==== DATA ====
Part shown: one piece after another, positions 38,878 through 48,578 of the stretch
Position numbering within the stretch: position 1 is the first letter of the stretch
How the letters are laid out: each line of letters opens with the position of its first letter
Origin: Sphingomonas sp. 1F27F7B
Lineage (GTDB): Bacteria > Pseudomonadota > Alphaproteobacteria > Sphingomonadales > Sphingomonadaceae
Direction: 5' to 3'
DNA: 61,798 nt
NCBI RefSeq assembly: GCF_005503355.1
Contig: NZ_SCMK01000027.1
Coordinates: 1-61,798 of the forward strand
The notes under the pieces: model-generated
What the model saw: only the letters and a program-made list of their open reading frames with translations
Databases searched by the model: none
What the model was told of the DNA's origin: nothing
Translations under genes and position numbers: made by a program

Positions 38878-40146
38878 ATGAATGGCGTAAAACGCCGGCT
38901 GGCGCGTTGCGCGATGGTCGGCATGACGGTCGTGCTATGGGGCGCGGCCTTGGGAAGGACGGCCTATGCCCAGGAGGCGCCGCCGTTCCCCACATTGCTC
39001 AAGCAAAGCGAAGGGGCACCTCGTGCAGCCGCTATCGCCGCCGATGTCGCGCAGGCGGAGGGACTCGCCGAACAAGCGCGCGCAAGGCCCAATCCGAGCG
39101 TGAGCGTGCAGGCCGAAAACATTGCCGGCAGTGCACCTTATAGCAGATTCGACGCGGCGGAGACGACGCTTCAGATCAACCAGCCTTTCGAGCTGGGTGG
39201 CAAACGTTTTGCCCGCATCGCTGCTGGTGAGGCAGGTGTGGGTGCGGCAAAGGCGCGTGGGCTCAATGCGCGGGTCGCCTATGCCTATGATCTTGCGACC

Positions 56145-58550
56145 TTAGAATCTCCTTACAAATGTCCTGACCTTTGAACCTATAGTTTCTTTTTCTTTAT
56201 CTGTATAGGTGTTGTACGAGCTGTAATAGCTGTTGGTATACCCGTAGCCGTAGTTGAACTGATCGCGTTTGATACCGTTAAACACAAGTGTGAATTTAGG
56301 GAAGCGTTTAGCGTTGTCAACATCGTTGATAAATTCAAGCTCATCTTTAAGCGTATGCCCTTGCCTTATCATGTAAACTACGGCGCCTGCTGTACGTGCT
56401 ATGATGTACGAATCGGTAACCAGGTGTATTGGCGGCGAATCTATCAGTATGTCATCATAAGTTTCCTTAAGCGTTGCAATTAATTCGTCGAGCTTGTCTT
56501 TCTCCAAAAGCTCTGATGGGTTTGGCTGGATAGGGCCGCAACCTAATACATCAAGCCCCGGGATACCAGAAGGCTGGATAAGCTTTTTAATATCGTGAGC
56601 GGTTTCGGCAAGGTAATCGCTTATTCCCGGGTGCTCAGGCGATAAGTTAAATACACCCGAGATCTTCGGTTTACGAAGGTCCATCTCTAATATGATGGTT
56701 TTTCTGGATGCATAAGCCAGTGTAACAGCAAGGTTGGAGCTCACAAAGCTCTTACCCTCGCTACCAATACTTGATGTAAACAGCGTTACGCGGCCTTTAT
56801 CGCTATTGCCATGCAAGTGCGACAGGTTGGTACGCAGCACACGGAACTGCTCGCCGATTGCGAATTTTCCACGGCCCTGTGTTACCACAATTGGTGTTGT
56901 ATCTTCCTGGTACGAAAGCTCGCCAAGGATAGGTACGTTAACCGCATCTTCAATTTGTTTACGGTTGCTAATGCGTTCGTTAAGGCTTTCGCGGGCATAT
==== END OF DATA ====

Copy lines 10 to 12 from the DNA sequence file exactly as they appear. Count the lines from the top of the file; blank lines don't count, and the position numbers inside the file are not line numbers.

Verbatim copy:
Coordinates: 1-61,798 of the forward strand
The notes under the pieces: model-generated
What the model saw: only the letters and a program-made list of their open reading frames with translations